• Sleep on your side (preferably the left) instead of your back. Slip a pillow underneath your abdomen and another one between your legs.
    • Improve your posture, keeping your back straight and shoulders square whether sitting or standing.
    • Buy a lumbar pillow for additional support when seated.
    • Schedule an appointment for a prenatal massage to loosen up back muscles, reduce stress, and improve range of motion.
    • If your doctor approves, consider seeking alternative therapies such as acupuncture or chiropractic services. Just remember to let the provider know you’re pregnant.
    • Practice meditation or prenatal yoga to de-stress.
    • Wear a maternity belt, brace, or other supportive device, as recommended.
    • Take pain-relieving medications only when prescribed by a doctor.
    • Get plenty of sleep every night.

    Tips to prevent pregnancy back pain 

    As they say, prevention is the best medicine. Practice the healthy habits below and stop pregnancy back pain before it starts.

    • Do doctor-approved strengthening exercises for your back and spine.
    • Maintain a healthy and optimum weight throughout your pregnancy.
    • Wear shoes with low, rather than flat, heels that offer good arch support. Avoid high heels as they shift your center of gravity further to the front, making falls more likely.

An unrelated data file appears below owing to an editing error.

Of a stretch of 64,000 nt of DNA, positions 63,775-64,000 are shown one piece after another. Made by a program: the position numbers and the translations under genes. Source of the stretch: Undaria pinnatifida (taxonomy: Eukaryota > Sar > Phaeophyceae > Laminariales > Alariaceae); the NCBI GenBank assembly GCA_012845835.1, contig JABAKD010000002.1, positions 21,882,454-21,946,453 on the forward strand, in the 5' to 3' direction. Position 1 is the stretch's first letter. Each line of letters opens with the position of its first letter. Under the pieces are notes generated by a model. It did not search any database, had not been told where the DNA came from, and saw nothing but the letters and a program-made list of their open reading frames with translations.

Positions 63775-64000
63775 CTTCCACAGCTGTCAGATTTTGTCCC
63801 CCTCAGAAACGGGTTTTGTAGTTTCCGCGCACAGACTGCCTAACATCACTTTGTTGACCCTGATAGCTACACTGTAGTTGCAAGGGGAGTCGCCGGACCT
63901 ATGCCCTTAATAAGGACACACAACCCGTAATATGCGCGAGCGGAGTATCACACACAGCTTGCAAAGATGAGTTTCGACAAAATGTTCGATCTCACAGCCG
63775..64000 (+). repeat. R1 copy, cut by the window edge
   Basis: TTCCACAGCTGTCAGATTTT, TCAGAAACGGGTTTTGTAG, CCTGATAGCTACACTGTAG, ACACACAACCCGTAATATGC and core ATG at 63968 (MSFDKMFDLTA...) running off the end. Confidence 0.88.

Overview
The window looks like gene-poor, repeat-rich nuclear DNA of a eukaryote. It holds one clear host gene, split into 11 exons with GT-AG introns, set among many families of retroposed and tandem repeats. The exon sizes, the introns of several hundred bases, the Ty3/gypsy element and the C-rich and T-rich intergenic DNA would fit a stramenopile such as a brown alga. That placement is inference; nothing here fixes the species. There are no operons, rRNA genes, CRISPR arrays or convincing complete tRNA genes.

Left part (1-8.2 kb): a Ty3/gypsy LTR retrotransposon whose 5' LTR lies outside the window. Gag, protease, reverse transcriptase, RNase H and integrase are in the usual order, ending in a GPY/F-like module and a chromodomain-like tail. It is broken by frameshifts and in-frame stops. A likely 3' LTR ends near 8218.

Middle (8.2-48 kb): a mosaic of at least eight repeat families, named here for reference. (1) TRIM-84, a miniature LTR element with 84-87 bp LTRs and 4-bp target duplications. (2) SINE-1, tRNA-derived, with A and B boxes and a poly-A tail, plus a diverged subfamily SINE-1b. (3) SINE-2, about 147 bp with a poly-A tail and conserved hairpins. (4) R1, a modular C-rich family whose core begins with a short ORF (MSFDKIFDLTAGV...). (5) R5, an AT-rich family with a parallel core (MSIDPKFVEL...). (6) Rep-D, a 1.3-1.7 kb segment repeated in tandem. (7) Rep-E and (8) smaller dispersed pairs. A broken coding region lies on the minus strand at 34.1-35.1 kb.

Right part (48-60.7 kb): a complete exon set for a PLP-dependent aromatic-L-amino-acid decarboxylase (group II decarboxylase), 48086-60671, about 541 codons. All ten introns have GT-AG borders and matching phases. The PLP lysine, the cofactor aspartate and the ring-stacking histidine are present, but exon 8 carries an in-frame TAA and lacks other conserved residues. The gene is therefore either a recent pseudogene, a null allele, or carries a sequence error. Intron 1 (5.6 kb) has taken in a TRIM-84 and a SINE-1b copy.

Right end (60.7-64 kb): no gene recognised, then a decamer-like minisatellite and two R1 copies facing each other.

• Do not stand for extended periods of time.
    • Never try to lift large or heavy objects. When lifting smaller objects, squat down and lift with your legs, not your back.
    • If your doctor approves, try light impact workouts (e.g., walking or water exercises).
    • Sleep on your side (preferably the left) instead of your back. Slip a pillow underneath your abdomen and another one between your legs.
    • Improve your posture, keeping your back straight and shoulders square whether sitting or standing.
    • Elevate your feet whenever you are seated.
    • Get plenty of sleep every night.

    When to get help for pregnancy back pain 

    Seek the advice of a medical professional if you notice any of the following symptoms:

    • Severe back pain or increased pain when coughing or sneezing
    • A sudden onset of back pain
    • Rhythmic back cramping, which may indicate preterm labor
    • Severe back pain that lasts for more than 2 weeks (and might require physical therapy or medication)
    • Back pain accompanied by bladder/bowel incontinence, weakness of the leg muscles, or changing sensations at or below the affected area
    • Back pain accompanied by fever, burning during urination, or vaginal bleeding

    Generally speaking, pregnancy back pain usually fades after delivery. In some cases, however, back pain during pregnancy could be a sign of urinary tract infection or preterm labor. That’s why it’s crucial to contact your doctor if you experience any of the above symptoms.

    History of updates

    Current version (14 April 2020)

    Medically reviewed by Dr. Anna Targonskaya, Obstetrician and gynecologist

    Published (10 July 2019)